Further, organizations must ensure not only that nurse managers have the skills to effectively lead and support their staff but also that change processes do not diminish their authority and influence within the organization. For example, recent work in the US found that nurses derived support from the wider organization rather than directly from unit managers.67 Those researchers suggested that this perception of unit managers may be linked to organizational reforms and subsequent diminishment of nurse manager authority and influence. If nurse managers are to support and retain staff, the potential impact of organizational change must be considered and addressed.
This study was not intended to repeat analyses that have regressed environmental and organizational factors on outcomes such as intent to leave or job satisfaction. The analysis is intended to identify and explore key aspects of nursing leadership derived from the items of the PES and Shortell Leadership Scale.
The univariate regression models undertaken on intent to leave did not account for the known complexity of the nursing practice and organizational environment. Their purpose here was to confirm the relationship between leadership and the outcome variable, not to explore the strength of this factor, as has been undertaken in many other studies. This confirmation then permitted confirmatory factor analysis to identify those items that loaded most strongly, addressing the aim of the paper.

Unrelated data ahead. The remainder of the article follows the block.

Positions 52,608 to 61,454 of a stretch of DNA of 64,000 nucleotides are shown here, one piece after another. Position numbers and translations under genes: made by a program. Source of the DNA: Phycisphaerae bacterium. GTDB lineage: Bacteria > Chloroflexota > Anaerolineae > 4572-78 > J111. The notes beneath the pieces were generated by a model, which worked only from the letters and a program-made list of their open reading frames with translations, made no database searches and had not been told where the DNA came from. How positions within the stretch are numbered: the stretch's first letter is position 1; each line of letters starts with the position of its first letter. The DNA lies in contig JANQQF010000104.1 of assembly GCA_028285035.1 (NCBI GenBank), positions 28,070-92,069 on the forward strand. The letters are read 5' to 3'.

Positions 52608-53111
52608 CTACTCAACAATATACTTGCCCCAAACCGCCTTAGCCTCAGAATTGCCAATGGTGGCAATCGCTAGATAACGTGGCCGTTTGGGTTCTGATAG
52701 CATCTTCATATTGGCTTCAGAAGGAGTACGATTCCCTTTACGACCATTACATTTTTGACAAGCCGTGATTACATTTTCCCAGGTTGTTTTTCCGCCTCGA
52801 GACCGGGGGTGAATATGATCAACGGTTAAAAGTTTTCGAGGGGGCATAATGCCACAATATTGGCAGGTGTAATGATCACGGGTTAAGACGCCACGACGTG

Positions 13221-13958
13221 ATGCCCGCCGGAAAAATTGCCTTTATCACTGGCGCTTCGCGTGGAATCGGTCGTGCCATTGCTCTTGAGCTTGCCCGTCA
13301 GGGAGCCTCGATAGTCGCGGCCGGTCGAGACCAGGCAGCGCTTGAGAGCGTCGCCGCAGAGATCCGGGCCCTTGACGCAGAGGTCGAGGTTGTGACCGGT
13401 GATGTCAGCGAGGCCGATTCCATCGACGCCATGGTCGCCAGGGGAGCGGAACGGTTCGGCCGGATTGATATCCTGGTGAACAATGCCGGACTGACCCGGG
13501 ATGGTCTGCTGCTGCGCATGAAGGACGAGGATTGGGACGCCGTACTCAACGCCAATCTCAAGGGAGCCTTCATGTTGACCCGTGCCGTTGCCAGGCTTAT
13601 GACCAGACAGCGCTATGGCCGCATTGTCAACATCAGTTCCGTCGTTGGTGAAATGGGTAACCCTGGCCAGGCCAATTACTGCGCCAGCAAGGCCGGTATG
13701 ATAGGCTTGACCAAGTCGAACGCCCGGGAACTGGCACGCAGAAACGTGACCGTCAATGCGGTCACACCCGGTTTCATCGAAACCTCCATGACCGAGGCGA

The response rate in this study was 44.4%, consistent with survey responses in other studies.68 Participation was voluntary, so there was no opportunity to compare participants to those who did not participate. This does limit the generalizability of the findings.
This study supports previous findings that NUMs play an important role in the operation and well-being of a nursing unit. When the leadership on a ward is perceived by staff to be strong, consistent, and effective, it is associated with greater job satisfaction and reduced turnover intention among nursing staff,17 and is also linked to increased satisfaction and reduced negative outcomes in patients.69 The central role of the nurse manager in retention is important to consider regardless of the influence of external factors linked to variations in retention rates, such as the number of employment options.24,70 These factors will fluctuate and in order to address them over the long term, nurse manager’s focus on the development and maintenance of positive, healthy work environments, that foster nurse fulfillment and build workplace commitment, would offer better results for the health care industry.
As a key component, and driver, of positive work environments,31,38 development and support of frontline nursing leadership must be a priority issue for health services in order to address ongoing workforce issues and of course in the interest of high-quality patient care. Pegram et al71 note that the lack of preparation for ward leadership roles reflects the lack of attention made by decision makers to the importance of management at the ward level. They conclude that further research is required to determine what unit managers do and the skills they need. This study contributes to that discussion and has clarified some of the essential leadership qualities that are essential in these positions.